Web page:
The glycine cleavage system: Occurrence of two types of chicken H-protein mRNAs presumably formed by the alternative use of the polyadenylation consensus sequences in a single exon

M. Yamamoto, H. Koyata, C. Matsui, K. Hiraga

Research output: Contribution to journalArticlepeer-review

22 Citations (Scopus)

Abstract

Several cDNAs encoding H-protein, a constituent of the glycine cleavage system, were cloned from chicken liver cDNA libraries with an antibody raised against rat H-protein or with a nick-translated cDNA of an immunoreactive clone. The structure of the H-protein cDNA consisting of 910 base pairs was determined using clones with an apparent overlap in the nucleotide sequence. The cDNA encodes the precursor form of H-protein that is comprised of 39 amino acid residues for a mitochondrial presequence and 125 amino acid residues for the mature protein, following a 5' untranslated region of 13 base pairs. There are two genuine consensus sequences for the cleavage/polyadenylation of the precursor H-protein mRNA in the 3' untranslated region of the cDNA sequence. We showed by comparison with the δ-aminolevulinate synthase gene that only one copy of the H-protein cDNA occurs in the haploid genome of the chicken. Nevertheless, two types of H-protein mRNAs, which differ by the length of their 3' untranslated region, are produced in liver. The chicken H-protein gene extends over 8 kilobase pairs on the genome and includes 5 exons that encode the entire cDNA sequence. Two AATAAA motifs are coded in the last exon of this gene, suggesting that the differently size H-protein mRNAs are produced by the alternative use of these motifs.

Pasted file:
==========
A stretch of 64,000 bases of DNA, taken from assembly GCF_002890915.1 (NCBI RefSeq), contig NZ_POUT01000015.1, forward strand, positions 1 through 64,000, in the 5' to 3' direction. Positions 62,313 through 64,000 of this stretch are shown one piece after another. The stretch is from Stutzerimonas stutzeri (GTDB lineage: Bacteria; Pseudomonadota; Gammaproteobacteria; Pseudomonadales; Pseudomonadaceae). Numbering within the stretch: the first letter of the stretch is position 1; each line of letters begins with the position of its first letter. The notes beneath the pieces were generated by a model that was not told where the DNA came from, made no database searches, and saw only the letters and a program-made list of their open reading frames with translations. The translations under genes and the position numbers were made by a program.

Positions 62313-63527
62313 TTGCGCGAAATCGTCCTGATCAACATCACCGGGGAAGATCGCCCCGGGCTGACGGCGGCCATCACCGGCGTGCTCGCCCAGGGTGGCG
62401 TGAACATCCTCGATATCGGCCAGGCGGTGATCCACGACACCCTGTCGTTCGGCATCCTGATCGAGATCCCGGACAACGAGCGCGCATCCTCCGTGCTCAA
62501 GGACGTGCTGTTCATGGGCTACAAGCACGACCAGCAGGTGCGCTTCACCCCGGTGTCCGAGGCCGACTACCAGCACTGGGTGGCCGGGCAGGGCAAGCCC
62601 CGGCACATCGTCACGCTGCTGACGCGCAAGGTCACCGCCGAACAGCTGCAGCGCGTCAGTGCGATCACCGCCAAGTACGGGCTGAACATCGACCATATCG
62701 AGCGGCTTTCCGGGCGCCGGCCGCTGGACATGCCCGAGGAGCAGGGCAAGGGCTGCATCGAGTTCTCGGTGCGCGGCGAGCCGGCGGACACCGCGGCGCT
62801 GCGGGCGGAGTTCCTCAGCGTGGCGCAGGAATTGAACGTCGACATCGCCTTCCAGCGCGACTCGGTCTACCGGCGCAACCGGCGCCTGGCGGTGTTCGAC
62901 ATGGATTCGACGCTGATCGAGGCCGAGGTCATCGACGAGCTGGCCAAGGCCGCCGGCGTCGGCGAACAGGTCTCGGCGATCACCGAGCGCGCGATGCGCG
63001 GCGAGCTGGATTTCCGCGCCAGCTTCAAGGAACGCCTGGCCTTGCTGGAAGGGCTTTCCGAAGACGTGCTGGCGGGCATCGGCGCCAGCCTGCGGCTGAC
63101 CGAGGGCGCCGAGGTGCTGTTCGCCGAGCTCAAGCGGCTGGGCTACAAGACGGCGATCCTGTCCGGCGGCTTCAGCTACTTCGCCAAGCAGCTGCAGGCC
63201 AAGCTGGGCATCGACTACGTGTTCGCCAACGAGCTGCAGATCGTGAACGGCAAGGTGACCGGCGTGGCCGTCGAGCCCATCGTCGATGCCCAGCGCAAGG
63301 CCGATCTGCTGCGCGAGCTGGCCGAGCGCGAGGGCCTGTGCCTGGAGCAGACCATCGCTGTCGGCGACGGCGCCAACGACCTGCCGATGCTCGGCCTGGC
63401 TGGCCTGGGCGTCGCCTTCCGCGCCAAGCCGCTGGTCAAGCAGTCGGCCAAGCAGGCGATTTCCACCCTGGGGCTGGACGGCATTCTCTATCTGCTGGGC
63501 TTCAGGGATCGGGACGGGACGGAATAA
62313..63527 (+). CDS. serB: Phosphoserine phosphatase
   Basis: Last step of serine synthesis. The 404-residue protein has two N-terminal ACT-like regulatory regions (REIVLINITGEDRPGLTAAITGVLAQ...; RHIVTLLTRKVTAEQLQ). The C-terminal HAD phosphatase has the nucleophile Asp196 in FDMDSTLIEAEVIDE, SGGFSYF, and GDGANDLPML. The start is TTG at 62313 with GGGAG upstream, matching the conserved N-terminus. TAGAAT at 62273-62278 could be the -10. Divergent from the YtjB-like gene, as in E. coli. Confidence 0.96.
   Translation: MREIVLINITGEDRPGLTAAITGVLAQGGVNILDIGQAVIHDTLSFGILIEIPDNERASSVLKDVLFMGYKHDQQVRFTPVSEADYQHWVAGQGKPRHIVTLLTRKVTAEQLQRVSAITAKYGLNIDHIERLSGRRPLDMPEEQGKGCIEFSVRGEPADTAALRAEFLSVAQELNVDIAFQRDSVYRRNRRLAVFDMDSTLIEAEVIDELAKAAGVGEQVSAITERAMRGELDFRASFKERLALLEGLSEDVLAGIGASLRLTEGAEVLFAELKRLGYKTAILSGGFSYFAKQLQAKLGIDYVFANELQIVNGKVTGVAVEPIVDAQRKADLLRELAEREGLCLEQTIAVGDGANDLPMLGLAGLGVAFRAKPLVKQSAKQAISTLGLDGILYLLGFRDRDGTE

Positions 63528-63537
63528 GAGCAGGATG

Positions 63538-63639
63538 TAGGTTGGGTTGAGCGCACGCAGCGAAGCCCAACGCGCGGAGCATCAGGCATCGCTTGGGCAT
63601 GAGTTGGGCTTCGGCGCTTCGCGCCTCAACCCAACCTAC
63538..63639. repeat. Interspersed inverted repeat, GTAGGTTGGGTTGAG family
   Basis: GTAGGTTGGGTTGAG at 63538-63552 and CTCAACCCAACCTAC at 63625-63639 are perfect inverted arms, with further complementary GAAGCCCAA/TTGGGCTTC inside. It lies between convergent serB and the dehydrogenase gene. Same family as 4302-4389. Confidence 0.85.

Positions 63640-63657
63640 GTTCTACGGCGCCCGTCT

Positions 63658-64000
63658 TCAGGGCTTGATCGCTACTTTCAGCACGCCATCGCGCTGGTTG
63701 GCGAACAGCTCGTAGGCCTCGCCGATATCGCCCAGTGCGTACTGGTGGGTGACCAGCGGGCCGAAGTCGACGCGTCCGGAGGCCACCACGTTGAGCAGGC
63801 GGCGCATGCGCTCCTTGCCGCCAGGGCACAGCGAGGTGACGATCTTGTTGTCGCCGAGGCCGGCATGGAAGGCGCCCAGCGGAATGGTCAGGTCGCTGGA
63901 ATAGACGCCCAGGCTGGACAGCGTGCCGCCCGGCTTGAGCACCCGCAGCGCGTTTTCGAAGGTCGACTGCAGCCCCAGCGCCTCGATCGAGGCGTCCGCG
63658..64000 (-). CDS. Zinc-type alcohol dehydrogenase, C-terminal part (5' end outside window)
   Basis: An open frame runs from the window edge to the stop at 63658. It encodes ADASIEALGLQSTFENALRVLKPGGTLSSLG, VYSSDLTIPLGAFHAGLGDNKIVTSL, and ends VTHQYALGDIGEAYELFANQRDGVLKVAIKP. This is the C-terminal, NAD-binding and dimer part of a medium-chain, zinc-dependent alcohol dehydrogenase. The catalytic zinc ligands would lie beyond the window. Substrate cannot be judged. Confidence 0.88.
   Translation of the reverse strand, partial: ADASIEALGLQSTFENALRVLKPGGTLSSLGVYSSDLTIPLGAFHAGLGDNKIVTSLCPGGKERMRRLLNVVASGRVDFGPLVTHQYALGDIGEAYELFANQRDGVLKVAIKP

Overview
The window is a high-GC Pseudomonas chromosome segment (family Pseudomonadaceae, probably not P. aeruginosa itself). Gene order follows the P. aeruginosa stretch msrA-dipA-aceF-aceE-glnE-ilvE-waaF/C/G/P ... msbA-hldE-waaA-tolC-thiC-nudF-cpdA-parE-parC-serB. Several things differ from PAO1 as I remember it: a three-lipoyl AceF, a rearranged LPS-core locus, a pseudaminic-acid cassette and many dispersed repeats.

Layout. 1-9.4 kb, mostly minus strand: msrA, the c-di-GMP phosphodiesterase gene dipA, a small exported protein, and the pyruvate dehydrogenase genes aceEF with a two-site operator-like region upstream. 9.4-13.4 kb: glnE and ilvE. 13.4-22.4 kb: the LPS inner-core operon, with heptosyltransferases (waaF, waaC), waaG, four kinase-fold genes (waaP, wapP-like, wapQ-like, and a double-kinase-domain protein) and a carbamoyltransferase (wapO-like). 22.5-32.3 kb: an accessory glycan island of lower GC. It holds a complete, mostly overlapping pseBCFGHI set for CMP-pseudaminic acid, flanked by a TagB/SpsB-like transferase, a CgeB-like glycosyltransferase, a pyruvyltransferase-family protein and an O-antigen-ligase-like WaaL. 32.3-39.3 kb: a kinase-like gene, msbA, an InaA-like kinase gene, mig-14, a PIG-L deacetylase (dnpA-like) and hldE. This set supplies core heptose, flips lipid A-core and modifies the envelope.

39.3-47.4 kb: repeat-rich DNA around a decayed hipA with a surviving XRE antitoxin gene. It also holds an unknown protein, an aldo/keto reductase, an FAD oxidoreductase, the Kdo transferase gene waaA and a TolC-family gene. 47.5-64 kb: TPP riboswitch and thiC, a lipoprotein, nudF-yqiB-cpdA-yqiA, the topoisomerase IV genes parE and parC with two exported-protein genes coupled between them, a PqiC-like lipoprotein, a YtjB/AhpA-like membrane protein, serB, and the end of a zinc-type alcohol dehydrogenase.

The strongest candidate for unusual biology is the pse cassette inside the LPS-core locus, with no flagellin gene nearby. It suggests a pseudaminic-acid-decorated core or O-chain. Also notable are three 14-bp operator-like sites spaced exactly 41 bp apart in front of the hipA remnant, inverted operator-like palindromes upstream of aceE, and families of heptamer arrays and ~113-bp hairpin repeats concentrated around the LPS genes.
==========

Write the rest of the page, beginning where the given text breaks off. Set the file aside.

Original languageEnglish
Pages (from-to)3317-3322
Number of pages6
JournalJournal of Biological Chemistry
Volume266
Issue number5
Publication statusPublished - 1991
Externally publishedYes

ASJC Scopus subject areas

  • Biochemistry
  • Molecular Biology
  • Cell Biology

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